Armstrong Cable Services is showing the controversial new documentary “2016: Obama’s America” as a free video-on-demand selection. Given Armstrong’s extensive base in Ohio and Pennsylvania, two swing states in the upcoming election, the MSO’s free offer is triggering controversy, especially since company executives are financial backers of Republican causes and the Mitt Romney campaign.
Armstrong’s latest filing with the Federal Election Commission shows a $1.32 million September “in-kind” contribution, apparently the value of the free VOD offer.
The film, 2016: Obama’s America, directed by Dinesh D'Souza and John Sullivan, was released theatrically in August. It is described as an exploration of the question:”If Barack Obama wins a second term, where will we be in 2016?" Armstrong plans to offer the VOD documentary through February 28, 2013
An Armstrong executive, meanwhile, told Multichannel News, that the free screenings will probably end in early November, but did not indicate the pricing for the movie after that date.
Privately-held Armstrong, which serves six states, operates systems in about 50 Ohio communities. Armstrong vice president of marketing Dave Wittmann said the company has been “promoting pay movie VOD very hard” since the service launched in 2006.
“This is just another, new tactic to promote the pay movie category,” he said. Wittmann points out that the current spate of politically centric stories about the free screenings of 2016 comes after the movie had been available for several weeks. He emphasizes that the movie is available on all its systems, although most current coverage focuses on the offer in Ohio.
“This is the first time [we have] offered such a deal for a recently released feature film,” Wittmann acknowledged. Armstrong intends to offer a free new movie each month to encourage VOD use, he added. In November, Armstrong systems will debut a family-oriented, holiday-themed movie for free VOD, he says; the title has not been determined.
In breaking the story about the political angle of Armstrong’s free VOD choice. Wittmann confirmed that some VOD titles, such as 2016, are made available on the same day as the DVD release. This film came out on DVD in late September and is reportedly being shown at churches in battleground states.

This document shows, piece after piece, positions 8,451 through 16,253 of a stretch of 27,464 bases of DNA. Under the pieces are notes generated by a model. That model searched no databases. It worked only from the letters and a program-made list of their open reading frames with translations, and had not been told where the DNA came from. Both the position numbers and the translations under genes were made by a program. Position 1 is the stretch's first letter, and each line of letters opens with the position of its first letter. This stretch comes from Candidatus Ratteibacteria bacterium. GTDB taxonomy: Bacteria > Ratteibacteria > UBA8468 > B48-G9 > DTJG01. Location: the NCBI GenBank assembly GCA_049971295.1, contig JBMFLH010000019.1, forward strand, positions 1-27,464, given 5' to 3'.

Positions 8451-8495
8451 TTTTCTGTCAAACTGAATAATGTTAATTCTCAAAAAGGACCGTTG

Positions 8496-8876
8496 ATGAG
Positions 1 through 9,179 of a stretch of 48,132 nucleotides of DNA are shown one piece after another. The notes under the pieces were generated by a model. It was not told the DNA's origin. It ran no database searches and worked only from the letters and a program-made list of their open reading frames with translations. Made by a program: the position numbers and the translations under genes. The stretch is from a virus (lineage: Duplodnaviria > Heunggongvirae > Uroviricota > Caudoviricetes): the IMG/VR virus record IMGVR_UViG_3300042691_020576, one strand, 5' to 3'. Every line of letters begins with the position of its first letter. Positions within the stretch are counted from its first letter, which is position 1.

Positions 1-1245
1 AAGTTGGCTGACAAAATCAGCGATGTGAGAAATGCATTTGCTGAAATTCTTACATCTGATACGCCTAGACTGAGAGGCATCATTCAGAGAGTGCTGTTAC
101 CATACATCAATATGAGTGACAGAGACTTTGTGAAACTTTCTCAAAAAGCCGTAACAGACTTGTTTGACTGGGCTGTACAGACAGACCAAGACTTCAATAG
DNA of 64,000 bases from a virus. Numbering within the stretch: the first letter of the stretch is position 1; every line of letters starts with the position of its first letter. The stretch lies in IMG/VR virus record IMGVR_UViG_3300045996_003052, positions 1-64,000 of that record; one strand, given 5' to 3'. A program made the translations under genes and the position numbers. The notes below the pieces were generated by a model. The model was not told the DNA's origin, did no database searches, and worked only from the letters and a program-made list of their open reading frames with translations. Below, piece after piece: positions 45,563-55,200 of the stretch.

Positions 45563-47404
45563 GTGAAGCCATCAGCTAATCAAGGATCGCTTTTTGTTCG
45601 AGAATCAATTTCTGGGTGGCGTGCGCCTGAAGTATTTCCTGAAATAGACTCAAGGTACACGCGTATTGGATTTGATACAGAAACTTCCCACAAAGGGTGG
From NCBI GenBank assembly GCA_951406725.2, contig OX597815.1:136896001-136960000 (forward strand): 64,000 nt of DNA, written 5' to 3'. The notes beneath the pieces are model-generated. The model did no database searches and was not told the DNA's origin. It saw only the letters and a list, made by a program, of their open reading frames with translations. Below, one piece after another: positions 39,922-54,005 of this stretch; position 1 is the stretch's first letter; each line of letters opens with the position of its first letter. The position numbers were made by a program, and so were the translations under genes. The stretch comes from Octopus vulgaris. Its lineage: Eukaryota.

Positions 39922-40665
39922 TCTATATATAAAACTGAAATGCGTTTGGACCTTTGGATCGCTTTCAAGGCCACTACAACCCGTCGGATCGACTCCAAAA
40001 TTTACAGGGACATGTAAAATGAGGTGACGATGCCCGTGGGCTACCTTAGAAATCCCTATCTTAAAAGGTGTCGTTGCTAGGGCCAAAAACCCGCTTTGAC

Other industry reports indicate that the filmmakers had been seeking a network to carry 2016: Obama’s America, but were unable to nail down any deal for carriage before the election.
Armstrong has not indicated how many VOD views the film has drawn since its on-demand debut in late September. Wittmann told Multichannel News that the movie is “drawing some attention” because it is the first film in the company’s free VOD promotion. He confirmed that it was Armstrong’s “intent to draw attention with the promotional effort but not to alienate customers.” He added that the future handling of 2016 is “open to review at this time.”
In addition to political contributions by its executives, Armstrong Group, the parent company of the MSO, gave American Crossroads, Karl Rove’s SuperPAC that supports the Romney campaign, $1.32 million in "contribution in-kind cable access" donation in September, according to reports.
The regulatory implications of Armstrong’s free VOD offer are unclear. Michael Berg, a Washington communications attorney who specializes in political media issues, told Multichannel News that the VOD movie may be immune from FCC rules since it comes from a third party – not directly from a political campaign organization. Berg suggested that the free offer may generate scrutiny from the FCC office that oversees political advertising or from the Federal Election Commission. Neither agency responded to calls from Multichannel News.
Berg also suggested that local franchise authorities may look into the issue, although he did not cite any specific policy that would affect the free VOD offer.
Tara Malloy, senior legal counsel at the Campaign Legal Center, told the Pittsburgh City Paper that Armstrong’s move is “unusual.” She noted that the MSO may be subsidizing the 2016 film because VOD typically involves a revenue split between the film’s distributor and the cable operator. She added that Armstrong appears to be within its rights to underwrite such carriage since its role involves the distribution not the creation of the content.
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